THREE state-owned banks – Krungthai Bank, Government Savings Bank, and Small and Medium Enterprise Development Bank – in collaboration with Thai Credit Guarantee Corporation will together provide loans totalling Bt31.5 billion to small and medium-sized enterprises (SMEs), exempting the SMEs from paying the loan guarantee fee of 7 per cent for the first four years.
This is a part of the loan guarantee programme worth Bt81 billion approved by the Cabinet on August 11.
The government and commercial banks who join this programme will together pay the loan-guarantee fee to the Thai Credit Guarantee Corporation. This fee is normally paid by the SME seeking the loan. The government will pay 4 per cent, while commercial banks who join the programme, will pay the balance 3 per cent. The scheme will be valid until June 30, 2018.
“This programme aims to provide loans to some 27,000 SMEs, with combined loans of Bt136 billion, and it is expected to create 108,000 jobs. This move is expected to generate cash flow of up to Bt371 billion in the country,” Thai Credit Guarantee Corporation (TCG) president Nitid Manoonporn said at press conference with the three state-owned banks yesterday.
He added that TCG is collaborating with both state banks and commercial banks to provide loans to SMEs under this programme. State-owned Government Savings Bank (GSB) will provide loans worth Bt12 billion, Krungthai Bank will provide Bt12 billion, and Small and Medium Enterprise Development Bank would provide Bt7.5 billion.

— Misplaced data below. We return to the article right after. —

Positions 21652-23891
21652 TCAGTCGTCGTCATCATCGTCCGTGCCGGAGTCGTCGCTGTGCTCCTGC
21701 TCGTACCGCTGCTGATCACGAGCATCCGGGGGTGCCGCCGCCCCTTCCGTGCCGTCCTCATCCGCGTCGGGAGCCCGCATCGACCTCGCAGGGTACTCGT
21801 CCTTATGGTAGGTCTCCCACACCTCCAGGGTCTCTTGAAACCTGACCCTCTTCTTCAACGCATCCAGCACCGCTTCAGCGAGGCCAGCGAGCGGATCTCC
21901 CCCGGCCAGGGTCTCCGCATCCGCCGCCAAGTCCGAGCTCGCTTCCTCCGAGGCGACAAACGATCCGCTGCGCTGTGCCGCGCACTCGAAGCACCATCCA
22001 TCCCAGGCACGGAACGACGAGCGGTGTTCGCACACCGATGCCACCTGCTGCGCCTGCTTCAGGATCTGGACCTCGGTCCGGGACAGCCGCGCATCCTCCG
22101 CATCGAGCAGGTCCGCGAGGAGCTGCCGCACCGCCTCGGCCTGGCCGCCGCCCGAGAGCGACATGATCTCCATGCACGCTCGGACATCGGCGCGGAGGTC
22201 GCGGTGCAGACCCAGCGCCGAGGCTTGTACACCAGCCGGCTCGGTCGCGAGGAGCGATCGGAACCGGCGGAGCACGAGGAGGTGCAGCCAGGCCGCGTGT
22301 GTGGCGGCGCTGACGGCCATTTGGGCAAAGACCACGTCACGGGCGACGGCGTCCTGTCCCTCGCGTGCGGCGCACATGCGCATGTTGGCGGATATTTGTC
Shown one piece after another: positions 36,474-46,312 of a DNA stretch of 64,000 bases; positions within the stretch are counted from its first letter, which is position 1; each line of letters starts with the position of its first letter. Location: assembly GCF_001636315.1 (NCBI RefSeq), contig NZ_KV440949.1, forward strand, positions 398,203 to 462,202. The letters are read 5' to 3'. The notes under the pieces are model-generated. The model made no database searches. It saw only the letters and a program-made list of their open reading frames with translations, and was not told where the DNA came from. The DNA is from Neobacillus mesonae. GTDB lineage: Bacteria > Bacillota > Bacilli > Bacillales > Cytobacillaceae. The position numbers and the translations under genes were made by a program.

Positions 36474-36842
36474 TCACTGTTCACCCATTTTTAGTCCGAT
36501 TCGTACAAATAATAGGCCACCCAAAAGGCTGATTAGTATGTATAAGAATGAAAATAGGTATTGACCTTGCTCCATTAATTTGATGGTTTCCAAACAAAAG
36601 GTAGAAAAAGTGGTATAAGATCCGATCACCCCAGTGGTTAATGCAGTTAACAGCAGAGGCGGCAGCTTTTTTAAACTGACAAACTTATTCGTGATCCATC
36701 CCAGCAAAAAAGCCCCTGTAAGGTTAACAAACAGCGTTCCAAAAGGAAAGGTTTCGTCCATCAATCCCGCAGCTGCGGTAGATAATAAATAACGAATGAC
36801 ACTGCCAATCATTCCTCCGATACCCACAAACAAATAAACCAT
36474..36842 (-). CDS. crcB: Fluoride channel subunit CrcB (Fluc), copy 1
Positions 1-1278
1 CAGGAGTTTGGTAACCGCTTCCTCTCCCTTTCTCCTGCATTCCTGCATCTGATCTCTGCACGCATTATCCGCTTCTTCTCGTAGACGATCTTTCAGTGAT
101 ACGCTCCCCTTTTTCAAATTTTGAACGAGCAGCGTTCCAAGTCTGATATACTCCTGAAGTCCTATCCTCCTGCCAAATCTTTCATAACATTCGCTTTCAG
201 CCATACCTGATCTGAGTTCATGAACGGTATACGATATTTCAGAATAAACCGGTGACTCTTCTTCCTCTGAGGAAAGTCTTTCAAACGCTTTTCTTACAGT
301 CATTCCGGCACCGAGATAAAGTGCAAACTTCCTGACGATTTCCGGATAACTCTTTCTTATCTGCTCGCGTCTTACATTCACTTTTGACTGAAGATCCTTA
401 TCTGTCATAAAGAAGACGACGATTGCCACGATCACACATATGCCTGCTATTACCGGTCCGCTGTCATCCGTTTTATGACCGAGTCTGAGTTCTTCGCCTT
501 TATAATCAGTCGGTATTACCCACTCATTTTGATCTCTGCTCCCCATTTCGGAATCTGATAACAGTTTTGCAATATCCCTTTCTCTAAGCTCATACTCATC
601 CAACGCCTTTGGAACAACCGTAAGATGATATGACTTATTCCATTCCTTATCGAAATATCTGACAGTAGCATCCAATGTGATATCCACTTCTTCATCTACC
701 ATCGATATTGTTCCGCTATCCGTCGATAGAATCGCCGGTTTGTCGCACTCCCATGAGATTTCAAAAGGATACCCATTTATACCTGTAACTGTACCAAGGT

“We aim to provide loans to SMEs under this programme within this year although the campaign will end on June 30, 2018,” GSB president and chief executive officer Chatchai Payuhanaveechai said at the same press conference yesterday.
Chatchai said the bank had already designed a loan programme of Bt5 billion for SMEs who need cash flow for liquidity. The programme will provide funds to those SMEs that have got contracts from customers but are yet to receive any payments. They will also be exempted from the loan guarantee charge for the first four years.
Normally, suppliers offer a credit time of 60 to 90 days to get the money after delivering products to their supply chain or the public and private sector. This often causes liquidity headaches for SMEs. This loan will help them to acquire enough liquidity to continue their business, Chatchai explained.
He added that this loan plan is a part of the Bt12-billion loans that the bank will provide under the programme without a loan guarantee charge for the first four years. Krungthai Bank president Payong Srivanich said the bank would provide loans totalling Bt12 billion under this programme at a special interest rate of 6 per cent.
“We aim to approve loans of Bt12 billion under this programme by the end of this year,” he said.
SME Development Bank president Mongkon Leelatham added that the bank will provide loans totalling Bt7.5 billion to tourism business, the tourism community, and related businesses nationwide. It aims to approve all loans under this programme by the end of this year in order to facilitate recovery of the country’s grass roots economy.